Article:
American Poetry, Poetry

Black Earth – Marianne Moore

Poet Marianne Moore once said, 'Poetry watches life with affection,' a sentiment echoed in her poem Black Earth, which featured in a 1924 collection called Observations. In the poem, Moore imagines herself - affectionately - as an elephant, with thick skin 'cut into checkers by rut upon rut of unpreventable experience' that conceals the 'beautiful… Continue reading Black Earth – Marianne Moore

American Poetry, Poetry

Behind Me – dips Eternity – Emily Dickinson

The term between eternity and immortality - our lives - is the subject of Emily Dickinson's poem number 721. It's a gentle vision of life melting and disappearing into a drift and the being itself a 'miracle' as she refers to it in the last verse. She also uses the image of the moon reflected… Continue reading Behind Me – dips Eternity – Emily Dickinson

American Poetry, Poetry

Jane Hirshfield’s Ode to Optimism and Resilience

"Poetry itself is an instrument of resilience," Jane Hirshfield wrote more than a decade ago when referring to her poem 'Optimism' for the Washington Post. Poetry, she continues, reflects "life's continuing embrace of its own implausible, risky existence." A residential Zen student of many years, Jane Hirshfield's work embodies a continuing sense of wonder and… Continue reading Jane Hirshfield’s Ode to Optimism and Resilience

American Poetry, Lyrics, Poetry

The Best Ever Death Metal Band Out of Denton – John Darnielle

"To take somebody's adolescence away is to deny that person some of the closest looks at God's face that we ever get on this planet," said songwriter John Darnielle of The Mountain Goats in reference to his song The Best Ever Death Metal Band Out of Denton. The song is an ode to the integrity of adolescent ambitions,… Continue reading The Best Ever Death Metal Band Out of Denton – John Darnielle

American Poetry, Book Excerpts, Poetry

W.S. Merwin – Variation on a Theme

“I think there’s a kind of desperate hope built into poetry now that one really wants, hopelessly, to save the world.” These were the words of former Poet Laureate W.S. Merwin whose work reflected his lifelong concern and respect for the natural world. Merwin moved to Hawaii in 1977 in order to study Zen Buddhism,… Continue reading W.S. Merwin – Variation on a Theme

American Poetry, Book Excerpts, Poetry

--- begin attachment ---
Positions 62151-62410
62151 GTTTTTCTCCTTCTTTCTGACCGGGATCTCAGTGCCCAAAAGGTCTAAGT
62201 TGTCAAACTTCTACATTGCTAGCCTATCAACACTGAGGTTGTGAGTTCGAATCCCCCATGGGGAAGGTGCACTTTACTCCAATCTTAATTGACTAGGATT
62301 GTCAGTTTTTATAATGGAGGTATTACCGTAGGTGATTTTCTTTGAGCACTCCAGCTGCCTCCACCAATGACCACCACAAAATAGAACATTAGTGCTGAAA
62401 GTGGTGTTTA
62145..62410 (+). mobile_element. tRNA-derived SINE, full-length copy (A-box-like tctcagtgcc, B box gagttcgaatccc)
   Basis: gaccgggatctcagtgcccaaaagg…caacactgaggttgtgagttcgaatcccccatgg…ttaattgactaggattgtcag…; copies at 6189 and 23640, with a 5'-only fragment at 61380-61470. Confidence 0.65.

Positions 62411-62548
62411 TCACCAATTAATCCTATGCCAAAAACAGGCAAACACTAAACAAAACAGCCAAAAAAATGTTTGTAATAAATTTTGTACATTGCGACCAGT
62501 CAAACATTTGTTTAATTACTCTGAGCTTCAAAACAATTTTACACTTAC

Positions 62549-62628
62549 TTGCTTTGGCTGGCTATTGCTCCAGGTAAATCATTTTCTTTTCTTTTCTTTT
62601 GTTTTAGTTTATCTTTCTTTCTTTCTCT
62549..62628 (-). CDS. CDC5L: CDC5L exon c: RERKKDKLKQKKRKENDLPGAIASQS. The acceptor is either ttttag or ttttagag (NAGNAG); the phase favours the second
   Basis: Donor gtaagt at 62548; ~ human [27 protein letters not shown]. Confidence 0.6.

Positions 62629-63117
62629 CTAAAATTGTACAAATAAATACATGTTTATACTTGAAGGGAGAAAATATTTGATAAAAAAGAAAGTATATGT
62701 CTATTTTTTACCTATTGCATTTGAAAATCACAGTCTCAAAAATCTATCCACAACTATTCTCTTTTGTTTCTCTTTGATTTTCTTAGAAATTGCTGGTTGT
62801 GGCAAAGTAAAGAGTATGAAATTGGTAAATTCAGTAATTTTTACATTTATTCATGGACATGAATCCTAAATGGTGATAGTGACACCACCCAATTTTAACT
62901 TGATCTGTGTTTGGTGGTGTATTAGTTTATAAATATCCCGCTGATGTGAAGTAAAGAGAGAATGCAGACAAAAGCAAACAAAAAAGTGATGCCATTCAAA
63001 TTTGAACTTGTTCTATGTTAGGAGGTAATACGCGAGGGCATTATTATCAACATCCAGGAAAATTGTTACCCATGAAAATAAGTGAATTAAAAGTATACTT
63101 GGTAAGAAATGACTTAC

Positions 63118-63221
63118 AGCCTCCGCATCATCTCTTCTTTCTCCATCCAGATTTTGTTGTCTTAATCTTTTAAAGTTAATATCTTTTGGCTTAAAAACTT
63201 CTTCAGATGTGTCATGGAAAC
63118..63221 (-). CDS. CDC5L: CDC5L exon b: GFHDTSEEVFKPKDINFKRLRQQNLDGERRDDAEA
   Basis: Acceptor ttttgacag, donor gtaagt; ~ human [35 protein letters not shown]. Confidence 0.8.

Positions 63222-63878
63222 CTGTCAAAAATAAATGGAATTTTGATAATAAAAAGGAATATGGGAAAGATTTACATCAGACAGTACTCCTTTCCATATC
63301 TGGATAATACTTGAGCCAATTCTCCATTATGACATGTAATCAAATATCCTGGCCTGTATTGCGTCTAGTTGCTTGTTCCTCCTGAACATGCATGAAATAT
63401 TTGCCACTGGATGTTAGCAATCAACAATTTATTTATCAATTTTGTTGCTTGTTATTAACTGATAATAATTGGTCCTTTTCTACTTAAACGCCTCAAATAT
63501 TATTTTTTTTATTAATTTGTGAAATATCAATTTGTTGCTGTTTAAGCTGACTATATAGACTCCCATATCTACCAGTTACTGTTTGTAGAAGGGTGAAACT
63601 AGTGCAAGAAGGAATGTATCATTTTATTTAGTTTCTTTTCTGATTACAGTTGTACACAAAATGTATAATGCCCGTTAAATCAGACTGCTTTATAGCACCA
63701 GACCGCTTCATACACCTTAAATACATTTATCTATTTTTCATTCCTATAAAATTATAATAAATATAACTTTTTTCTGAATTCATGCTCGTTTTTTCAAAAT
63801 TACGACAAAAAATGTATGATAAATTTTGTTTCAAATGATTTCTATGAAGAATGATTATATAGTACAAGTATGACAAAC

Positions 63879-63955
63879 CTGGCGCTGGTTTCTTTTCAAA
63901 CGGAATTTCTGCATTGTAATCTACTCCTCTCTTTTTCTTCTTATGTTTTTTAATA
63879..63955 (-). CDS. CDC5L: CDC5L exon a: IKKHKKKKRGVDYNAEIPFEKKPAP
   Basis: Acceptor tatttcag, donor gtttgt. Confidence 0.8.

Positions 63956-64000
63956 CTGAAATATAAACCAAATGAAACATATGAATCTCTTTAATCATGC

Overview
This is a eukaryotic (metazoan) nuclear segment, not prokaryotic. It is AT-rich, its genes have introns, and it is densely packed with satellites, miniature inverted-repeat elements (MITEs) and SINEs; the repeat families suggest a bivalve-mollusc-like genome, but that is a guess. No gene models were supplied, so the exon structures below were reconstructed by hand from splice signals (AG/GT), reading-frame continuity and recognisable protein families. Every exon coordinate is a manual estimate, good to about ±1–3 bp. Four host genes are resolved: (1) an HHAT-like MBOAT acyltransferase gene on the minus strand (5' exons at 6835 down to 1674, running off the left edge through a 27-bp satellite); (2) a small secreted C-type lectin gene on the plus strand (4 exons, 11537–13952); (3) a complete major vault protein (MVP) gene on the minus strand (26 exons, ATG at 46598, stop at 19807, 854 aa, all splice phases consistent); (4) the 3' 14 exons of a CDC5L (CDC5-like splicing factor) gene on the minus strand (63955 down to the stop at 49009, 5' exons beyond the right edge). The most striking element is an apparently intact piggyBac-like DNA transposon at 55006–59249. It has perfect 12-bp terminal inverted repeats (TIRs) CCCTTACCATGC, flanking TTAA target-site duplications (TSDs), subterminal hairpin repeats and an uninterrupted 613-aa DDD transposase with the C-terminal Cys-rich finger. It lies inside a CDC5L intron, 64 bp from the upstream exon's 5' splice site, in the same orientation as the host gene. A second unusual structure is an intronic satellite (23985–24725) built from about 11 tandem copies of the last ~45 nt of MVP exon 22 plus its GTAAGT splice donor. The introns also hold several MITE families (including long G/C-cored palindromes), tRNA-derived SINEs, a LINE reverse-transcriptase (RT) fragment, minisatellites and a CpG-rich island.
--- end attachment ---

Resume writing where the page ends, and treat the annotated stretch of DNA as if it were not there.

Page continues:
Dorianne Laux – Life is Beautiful

In her poem, Life is Beautiful, Dorianne Laux is literally making art from trash as she considers the wonder of a fly and its lifecycle through the things that we discard. That the miraculous can exist in the most pungent and fecund places, and that the birth of a maggot in such a world can… Continue reading Dorianne Laux – Life is Beautiful

American Poetry, Poetry

The Caged Bird Sings of Freedom

The image of a caged bird is one that Maya Angelou used repeatedly to illustrate the struggle of African-Americans during the Civil Rights era in the United States. A powerful image, it can also represent the wider human endeavor towards freedom of every variety, both internal and external. The free bird is the one who… Continue reading The Caged Bird Sings of Freedom

American Poetry, Beat Poetry, Poetry

A Buddha in the Woodpile

Lawrence Ferlinghetti was a poet and an activist and one of the central figures of the Beat movement in the 1950s. From his City Lights Bookstore and publishing house, he published writers like Allen Ginsberg, Gary Snyder and Jack Kerouac who were breaking with the norms and traditions of not just poetry and literature, but… Continue reading A Buddha in the Woodpile

Joy Harjo
American Poetry, Native American Poetry, Poetry

Eagle Poem – Joy Harjo

Oklahoma-born Joy Harjo is a member of the Mvskoke Nation and the United States' 23rd poet laureate, the first Native American to be nominated for the post. Much of the imagery she uses in her poems is couched in nature as well as myth and ancestry. In Eagle Poem, she invokes circles and revolutions, wordless… Continue reading Eagle Poem – Joy Harjo

American Poetry, Poetry

It is Better to Write, Then Die – Patti Smith

"I could hear / the freemen call / the way is hard / the gate is narrow / what matter I say" Patti Smith's A Writer's Song pays homage to the instinct for laying one's mat 'among the reeds' and writing one's name 'upon the water'. Writing, she suggests, is a response in tune with… Continue reading It is Better to Write, Then Die – Patti Smith